Like inflation expectations, another variable we cannot directly observe is the NAIRU. There is evidence that the NAIRU has fallen over the past 20 years or so, in line with the general decline in the unemployment rate over the same period (Cusbert 2017; Cassidy et al 2019). In saying that, there are various reasons to be cautious about estimates of the NAIRU, including their wide confidence intervals and sensitivity to model specification and estimation window.[23] Any measurement error in the NAIRU will bias the estimated slope of the Phillips curve towards zero (Ball and Mazumder 2011).[24]

Again, regional data can provide a partial solution. Using regional data, it is possible to adopt a specification which uses the unemployment rate instead of the unemployment gap and relies on time fixed effects to sweep out any movements in the aggregate NAIRU over time. Region-specific time trends can also be included in the model to account for the possibility that the NAIRU has a different time trend across different regions.


One of our colleagues, Tom Cusbert, recently carried out such an exercise using time series data and considering a range of different nonlinear specifications. He finds that Debelle and Vickery's functional form provides a good fit to the post-1968 data. This analysis, in the form of an internal RBA briefing note, is available in our supplementary information <https://www.rba.gov.au/publications/rdp/2021/2021-09/supplementary-information.html>. [14]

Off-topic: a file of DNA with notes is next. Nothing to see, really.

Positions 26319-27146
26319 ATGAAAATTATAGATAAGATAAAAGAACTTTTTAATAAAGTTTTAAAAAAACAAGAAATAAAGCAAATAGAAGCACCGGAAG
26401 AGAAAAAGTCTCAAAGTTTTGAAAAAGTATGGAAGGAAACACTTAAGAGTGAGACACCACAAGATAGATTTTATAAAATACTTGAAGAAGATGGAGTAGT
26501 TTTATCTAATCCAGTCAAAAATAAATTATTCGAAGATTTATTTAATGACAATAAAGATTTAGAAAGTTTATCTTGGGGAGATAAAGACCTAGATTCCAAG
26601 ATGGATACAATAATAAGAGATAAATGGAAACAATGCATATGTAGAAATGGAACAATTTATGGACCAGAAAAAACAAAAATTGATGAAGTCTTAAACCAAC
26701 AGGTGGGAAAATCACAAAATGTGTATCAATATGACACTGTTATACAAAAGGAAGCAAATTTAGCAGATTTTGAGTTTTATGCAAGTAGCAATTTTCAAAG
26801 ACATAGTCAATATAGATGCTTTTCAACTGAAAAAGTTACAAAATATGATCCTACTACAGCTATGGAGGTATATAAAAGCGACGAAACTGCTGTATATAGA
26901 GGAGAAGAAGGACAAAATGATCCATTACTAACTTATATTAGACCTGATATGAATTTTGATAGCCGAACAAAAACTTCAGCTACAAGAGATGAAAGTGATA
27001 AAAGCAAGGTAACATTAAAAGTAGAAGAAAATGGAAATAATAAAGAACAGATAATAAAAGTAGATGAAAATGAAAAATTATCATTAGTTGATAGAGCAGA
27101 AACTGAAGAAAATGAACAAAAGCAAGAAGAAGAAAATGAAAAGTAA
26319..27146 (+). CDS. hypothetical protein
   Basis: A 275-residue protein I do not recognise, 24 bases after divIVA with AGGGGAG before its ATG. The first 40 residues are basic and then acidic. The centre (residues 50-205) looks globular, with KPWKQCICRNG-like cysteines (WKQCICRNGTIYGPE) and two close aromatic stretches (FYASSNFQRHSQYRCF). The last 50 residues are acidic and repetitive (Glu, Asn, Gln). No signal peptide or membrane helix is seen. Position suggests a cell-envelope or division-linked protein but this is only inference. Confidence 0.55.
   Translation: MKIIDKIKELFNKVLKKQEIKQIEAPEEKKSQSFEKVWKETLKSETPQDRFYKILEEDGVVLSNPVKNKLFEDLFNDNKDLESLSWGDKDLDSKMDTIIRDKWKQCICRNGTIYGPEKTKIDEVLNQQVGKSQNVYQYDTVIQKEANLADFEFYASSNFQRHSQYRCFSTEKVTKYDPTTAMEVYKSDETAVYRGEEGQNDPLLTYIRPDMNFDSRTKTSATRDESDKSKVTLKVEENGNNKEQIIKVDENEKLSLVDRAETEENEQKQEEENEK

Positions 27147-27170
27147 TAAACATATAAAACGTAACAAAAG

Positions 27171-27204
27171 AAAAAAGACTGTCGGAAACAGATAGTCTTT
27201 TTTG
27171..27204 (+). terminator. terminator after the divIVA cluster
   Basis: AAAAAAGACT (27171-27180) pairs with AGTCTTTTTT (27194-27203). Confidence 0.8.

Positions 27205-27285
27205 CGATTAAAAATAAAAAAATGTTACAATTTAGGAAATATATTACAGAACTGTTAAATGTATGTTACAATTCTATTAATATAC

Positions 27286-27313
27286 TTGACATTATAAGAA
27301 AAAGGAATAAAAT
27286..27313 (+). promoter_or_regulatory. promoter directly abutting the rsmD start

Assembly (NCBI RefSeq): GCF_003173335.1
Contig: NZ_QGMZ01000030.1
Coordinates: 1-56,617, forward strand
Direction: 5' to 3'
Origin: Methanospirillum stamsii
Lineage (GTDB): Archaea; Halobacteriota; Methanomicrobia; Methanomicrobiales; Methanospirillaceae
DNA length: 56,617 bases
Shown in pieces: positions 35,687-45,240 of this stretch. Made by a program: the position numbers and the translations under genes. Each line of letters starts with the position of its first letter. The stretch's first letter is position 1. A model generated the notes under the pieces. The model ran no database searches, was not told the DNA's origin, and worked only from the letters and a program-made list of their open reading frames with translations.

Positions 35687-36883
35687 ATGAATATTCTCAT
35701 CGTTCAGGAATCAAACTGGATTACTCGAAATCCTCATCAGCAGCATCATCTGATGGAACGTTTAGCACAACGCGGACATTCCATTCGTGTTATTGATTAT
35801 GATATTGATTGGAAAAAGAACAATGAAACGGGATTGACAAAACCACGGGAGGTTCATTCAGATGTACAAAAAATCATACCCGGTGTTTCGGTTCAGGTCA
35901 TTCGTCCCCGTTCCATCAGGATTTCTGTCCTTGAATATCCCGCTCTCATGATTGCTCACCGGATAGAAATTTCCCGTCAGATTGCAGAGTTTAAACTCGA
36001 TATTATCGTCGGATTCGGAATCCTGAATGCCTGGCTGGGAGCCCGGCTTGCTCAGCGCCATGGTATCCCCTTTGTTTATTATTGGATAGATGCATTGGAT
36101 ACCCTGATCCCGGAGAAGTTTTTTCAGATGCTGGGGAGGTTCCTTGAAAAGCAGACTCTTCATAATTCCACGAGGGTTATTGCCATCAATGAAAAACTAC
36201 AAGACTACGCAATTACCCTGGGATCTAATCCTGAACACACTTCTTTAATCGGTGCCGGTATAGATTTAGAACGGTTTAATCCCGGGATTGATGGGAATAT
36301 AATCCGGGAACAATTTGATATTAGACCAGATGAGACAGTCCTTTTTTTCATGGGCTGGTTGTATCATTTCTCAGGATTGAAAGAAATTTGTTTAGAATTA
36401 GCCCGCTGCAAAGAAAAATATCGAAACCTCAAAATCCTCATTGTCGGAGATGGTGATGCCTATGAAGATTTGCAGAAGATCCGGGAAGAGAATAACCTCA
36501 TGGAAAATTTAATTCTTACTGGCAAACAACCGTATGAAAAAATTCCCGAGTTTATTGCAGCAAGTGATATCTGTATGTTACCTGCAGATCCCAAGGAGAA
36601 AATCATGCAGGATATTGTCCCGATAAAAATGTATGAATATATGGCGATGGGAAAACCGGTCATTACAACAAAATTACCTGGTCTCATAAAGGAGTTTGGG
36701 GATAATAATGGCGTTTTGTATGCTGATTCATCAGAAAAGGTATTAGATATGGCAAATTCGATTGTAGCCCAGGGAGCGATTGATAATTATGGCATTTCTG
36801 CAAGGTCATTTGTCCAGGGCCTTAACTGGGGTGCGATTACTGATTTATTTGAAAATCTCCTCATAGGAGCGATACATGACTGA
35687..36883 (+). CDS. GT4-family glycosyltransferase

Hazell et al (2020) provide a different explanation for the finding that regional Phillips curve slope estimates tend to be larger than aggregate ones, which we discuss in Section 7.2.3. [15]

We describe the McLeay and Tenreyro logic here because it is simple and intuitive. Fitzgerald et al (2020) arrive at a similar conclusion (that, where monetary policy is set to achieve an inflation-targeting mandate, aggregate data is uninformative as to the structural Phillips curve relationship) using a general reduced-form model that does not depend on the nature of the shock applied. [16]

This point was also made by Gillitzer and Simon (2015) as a potential explanation for the apparent flattening in the Phillips curve following the introduction of inflation targeting in Australia: